another toy/puzzle piece.

Responding to peer     Reacting to peer speech directed at the
speech                 student by doing what the peer asked or
                       answering with appropriate speech.

Following group        Carrying out directions from any adult
directions             addressing the class. Directions to
                       specific students were not included.

Transitions            Appropriately moving from place to place
                       with the group using only the same cues
                       as typically developing classmates.

Responding to          Visibly reacting to any unusual event
incongruities          (i.e., startling, looking toward a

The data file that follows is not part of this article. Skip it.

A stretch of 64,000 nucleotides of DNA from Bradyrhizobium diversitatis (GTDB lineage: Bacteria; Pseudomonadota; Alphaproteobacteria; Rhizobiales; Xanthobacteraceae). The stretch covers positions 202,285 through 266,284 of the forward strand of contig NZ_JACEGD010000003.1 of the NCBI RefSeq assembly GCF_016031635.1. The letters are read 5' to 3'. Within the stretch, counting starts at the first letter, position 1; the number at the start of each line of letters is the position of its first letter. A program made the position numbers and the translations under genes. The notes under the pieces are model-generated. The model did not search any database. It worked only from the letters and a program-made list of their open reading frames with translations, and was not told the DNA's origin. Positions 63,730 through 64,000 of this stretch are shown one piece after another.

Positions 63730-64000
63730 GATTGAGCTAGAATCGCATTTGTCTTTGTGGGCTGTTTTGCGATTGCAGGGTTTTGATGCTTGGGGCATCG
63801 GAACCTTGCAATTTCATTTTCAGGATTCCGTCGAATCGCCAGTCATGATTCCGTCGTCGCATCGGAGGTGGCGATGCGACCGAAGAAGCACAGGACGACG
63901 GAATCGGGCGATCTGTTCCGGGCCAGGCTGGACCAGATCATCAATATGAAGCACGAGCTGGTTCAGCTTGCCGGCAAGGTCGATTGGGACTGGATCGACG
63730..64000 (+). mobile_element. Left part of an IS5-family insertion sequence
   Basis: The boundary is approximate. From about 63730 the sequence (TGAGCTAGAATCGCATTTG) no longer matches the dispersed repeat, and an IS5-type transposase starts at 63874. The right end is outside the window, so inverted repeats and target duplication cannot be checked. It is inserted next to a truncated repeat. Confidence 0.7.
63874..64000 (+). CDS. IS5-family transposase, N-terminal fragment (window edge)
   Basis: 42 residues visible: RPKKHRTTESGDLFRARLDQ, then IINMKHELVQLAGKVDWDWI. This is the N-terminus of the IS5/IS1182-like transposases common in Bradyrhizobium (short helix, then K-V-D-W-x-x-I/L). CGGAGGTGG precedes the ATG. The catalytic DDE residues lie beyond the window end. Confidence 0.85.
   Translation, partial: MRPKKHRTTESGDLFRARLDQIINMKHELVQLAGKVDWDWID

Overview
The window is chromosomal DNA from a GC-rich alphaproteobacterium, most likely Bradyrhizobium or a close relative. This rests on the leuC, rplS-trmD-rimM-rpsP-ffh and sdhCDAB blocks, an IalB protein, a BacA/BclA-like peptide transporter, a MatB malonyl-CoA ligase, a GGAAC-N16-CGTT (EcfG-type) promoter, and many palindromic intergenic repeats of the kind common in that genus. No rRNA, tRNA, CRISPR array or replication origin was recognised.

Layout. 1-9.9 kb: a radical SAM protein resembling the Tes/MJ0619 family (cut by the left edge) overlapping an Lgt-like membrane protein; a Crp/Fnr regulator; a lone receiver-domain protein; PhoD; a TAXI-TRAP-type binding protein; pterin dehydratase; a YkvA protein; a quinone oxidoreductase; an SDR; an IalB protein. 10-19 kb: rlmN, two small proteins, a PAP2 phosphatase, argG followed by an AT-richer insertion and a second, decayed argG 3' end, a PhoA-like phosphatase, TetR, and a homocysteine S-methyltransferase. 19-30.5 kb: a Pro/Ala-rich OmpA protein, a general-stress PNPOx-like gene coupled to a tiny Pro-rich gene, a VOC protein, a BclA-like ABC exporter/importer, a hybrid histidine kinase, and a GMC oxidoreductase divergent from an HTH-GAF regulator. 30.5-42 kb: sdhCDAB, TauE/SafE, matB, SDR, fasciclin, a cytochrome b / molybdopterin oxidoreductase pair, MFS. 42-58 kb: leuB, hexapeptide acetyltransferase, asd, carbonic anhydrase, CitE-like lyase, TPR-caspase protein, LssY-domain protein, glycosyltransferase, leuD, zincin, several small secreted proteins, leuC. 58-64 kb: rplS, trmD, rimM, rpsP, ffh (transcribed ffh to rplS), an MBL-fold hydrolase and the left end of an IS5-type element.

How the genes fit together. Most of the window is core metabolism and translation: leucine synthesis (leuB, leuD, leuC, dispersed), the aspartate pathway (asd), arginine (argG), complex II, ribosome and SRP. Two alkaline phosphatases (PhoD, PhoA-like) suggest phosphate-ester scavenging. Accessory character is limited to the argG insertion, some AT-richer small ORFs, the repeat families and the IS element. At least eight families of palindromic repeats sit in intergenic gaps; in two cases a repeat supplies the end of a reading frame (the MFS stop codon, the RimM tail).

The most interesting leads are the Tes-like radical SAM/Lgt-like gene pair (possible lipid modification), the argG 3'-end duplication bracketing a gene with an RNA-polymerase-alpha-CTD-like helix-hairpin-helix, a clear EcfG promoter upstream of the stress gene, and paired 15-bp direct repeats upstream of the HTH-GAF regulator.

sound, etc.).

Responding to          Visibly reacting to an unusual event, looking
incongruities and      at peers, and/or speaking to peers about it.
establishing joint     Opportunities were any incongruity noted by
attention with a       typical peers within sight or hearing range
peer                   (e.g., a fire truck driving by).
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Author:Gifford, Audrey; Redpath, Caroline C.; Lionello-DeNolf, Karen M.
Publication:Education & Treatment of Children
Article Type:Case study
Geographic Code:1USA
Date:Aug 1, 2018
Words:3392